Well, so much for my line about not having characters or themes to chew over.
Sure, there is still a larger battle going on this week, especially with the second front of the heroes’ raid starting up, and there’s a few cool moments for the extended cast. Edgeshot, Midnight, and Kamui Woods all get in a cool move. Tokoyami and Dark Shadow get to show off a rad ultimate attack that they named “RAGNAROK” because of course they did. My editor clearly bribed the creators for some extra mushroom-service via Kinoko. My favorite is probably Suneater pulling out a new Chimera form, just for the visual of a crowd of militant revolutionaries getting conked out with pineapples wielded by a gawky, bashful centaur boy. All of these are small moments in a larger battle, but they do a good job of highlighting some fan favorites without taking up too much time. Because the rest of that time is dedicated to a single showdown, and it’s here where MHA starts digging into some of the juiciest questions it’s been setting up for the last couple seasons.
Like a lot of superhero media, MHA has rather purposefully kept its hero and villain monikers nice and straightforward. Even heroes who are shitty people in their personal lives (coughEndeavorcough) have generally been forces of good in terms of societal stability. Villains have largely been similarly straightforward forces for chaos and damage, ranging from cartoonish bank robbers to organized criminals. The only real break from that dynamic was Gentle Criminal, but his greatest crime was chasing clout, hardly the type of person most of us would think to call a villain. But ever since My Villain Academia, there’s been some heavy questions bubbling up in the background. Through its narrative framing and presentation, MHA clearly wants us to see at least some of the League of Villains as sympathetic people – as much the products of the world around them as their own choices. The same society, in fact, that our heroes are so adamantly defending. If we can acknowledge and sympathize with Toga or Twice or Shigaraki’s origins, it begs for a more complicated and nuanced answer than our heroes just overpowering them and calling it a day. So how can the narrative reconcile stopping people from doing the wrong thing for the right – or at least sympathetic – reasons?
It doesn’t really, at least not yet, but it certainly invites the audience to think about it through the story of Twice. From the perspective of a random schlub in MHA’s world, Twice is a terrifying threat; a literal 1-man army who could topple society at large overnight. But we the audience know that Jin Bubaigawara isn’t a monster, nor was he even inclined to crime until the forces of the world shoved him through the cracks and left him with little choice. More personally, we know that he’s a genuinely compassionate guy who would do anything for his friends – it just so happens his friends are all largely cool with murder and at least one was raised to be the antichrist. So even as we can acknowledge that stopping Twice is the right move from Hawks’ point of view, it can’t help but feel like a betrayal as the guy who was once just a wacky Deadpool homage is bawling on the ground, realizing he’s unwittingly put the people he loves in danger again.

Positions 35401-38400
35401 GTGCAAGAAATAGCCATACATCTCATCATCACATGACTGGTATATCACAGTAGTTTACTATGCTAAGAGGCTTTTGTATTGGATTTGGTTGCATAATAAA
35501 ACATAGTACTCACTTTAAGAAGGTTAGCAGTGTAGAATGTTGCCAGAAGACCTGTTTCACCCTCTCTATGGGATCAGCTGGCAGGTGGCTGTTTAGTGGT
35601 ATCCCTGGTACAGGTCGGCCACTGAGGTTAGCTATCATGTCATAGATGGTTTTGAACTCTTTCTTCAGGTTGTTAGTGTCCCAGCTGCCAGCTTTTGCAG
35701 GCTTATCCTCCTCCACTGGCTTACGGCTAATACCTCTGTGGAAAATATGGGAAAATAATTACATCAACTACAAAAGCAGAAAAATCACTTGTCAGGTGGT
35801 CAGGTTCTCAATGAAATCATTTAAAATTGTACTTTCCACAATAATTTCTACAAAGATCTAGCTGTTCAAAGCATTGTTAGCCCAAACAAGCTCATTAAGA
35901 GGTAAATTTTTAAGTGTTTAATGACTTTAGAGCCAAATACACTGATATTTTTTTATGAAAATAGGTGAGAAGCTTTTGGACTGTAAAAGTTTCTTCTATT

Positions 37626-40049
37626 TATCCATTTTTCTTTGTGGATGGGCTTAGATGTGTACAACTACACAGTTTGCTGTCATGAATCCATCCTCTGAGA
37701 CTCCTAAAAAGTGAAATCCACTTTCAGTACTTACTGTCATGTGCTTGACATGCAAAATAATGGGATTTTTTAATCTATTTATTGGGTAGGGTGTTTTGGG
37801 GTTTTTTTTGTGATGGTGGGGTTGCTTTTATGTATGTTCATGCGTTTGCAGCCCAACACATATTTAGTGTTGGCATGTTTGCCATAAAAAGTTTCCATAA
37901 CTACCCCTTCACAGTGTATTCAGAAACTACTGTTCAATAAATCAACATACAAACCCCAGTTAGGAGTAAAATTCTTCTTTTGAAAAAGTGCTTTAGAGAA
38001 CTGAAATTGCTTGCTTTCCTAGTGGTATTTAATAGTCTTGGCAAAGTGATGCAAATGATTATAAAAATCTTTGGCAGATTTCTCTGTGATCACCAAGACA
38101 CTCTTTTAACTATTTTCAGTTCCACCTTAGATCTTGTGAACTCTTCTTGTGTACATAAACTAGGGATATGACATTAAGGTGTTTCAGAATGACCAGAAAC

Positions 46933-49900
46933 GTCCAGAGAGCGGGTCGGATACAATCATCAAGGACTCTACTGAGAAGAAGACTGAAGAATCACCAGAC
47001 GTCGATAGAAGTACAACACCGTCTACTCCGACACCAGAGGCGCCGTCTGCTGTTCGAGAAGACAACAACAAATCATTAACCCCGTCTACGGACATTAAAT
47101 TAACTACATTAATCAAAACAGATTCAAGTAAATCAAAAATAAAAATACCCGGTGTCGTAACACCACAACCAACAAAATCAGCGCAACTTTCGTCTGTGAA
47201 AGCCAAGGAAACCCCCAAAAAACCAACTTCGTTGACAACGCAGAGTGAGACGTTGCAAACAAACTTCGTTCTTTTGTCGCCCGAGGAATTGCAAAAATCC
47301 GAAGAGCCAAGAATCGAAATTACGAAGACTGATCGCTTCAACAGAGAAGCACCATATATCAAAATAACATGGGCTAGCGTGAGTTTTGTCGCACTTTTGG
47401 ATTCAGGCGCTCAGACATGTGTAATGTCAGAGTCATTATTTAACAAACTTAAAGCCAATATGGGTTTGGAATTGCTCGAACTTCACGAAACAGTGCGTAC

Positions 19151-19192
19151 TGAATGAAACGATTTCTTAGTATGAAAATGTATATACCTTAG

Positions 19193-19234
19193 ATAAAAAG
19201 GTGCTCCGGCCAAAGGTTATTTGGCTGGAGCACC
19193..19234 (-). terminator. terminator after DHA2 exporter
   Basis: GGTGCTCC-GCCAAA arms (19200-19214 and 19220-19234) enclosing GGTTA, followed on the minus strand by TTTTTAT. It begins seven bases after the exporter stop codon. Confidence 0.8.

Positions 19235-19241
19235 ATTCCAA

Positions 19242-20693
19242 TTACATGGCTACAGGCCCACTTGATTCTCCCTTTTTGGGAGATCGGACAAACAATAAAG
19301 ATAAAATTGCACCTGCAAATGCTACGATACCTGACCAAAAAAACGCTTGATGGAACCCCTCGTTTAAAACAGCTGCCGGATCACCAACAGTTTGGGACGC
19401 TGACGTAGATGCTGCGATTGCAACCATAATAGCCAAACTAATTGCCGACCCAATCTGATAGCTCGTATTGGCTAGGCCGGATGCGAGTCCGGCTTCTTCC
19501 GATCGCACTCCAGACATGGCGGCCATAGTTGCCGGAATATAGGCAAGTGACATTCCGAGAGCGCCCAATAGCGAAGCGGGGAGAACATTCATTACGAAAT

Hell, even Hawks feels pretty bad about it, though he’s still willing to go through with what amounts to execution. It’s clear through his own justification-laden speech and his multiple attempts to end things non-lethally that even he recognizes what he’s doing is only “justice” in the most cold-blooded sense of the word. But he’s still a Hero, a force for the relative status quo that spit Twice out like chewed gum and is in the process of tearing apart the man’s only support system. There was never any chance of a shonen redemption arc here no matter how earnestly Hawks might offer it. That door closed a long, long time ago for Twice, and he would never try to open it again if it meant leaving Toga and the others behind. In the end, he chose the people closest to him over some vague greater good or easy platitudes about “starting over.” I can’t fault him for it.
Then there’s that final scene, just to really twist the knife. When granted a narrow chance to act by Dabi, Jin doesn’t choose to turn the tide of the battle, or even fight back against Hawks. All he can think to do with his last moments is to protect his friends, and return that small act of kindness Toga paid him so long ago. It really is a perfect gut punch, as the man at the center of all these big questions about justice and order rejects the whole thing and simply affirms that at the end, he was happy to find people to trust. It hits like a truck, and sets up a much stronger precedent for this arc than any high-flying battle could.
There’s a lot of complicated ideas swirling around in all this, with much larger thematic implications than just the outcome of even this war. It also reminds us that there’s as much emotion on the “bad guys” side as there is for our heroes, and ratchets the stakes of this all that much higher. From here on out, the real war is on.
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